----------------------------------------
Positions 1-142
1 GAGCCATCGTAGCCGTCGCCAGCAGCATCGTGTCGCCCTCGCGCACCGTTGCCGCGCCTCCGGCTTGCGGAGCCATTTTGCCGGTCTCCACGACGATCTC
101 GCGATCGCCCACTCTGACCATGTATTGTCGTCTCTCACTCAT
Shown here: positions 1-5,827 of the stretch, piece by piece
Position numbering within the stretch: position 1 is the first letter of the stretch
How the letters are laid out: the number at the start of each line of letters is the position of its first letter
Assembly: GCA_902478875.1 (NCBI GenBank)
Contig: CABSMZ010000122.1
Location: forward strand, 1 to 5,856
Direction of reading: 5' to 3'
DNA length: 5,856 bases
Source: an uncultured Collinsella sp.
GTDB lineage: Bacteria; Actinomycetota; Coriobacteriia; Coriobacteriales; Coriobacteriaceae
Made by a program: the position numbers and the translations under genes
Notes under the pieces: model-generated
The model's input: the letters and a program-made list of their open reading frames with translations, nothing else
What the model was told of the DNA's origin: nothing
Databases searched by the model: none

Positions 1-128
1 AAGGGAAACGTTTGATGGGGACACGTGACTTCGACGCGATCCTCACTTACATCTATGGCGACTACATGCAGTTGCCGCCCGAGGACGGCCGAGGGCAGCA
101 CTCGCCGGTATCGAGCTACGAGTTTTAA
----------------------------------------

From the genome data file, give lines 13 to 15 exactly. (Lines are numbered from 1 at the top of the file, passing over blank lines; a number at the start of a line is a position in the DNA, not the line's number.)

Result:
GTDB lineage: Bacteria; Actinomycetota; Coriobacteriia; Coriobacteriales; Coriobacteriaceae
Made by a program: the position numbers and the translations under genes
Notes under the pieces: model-generated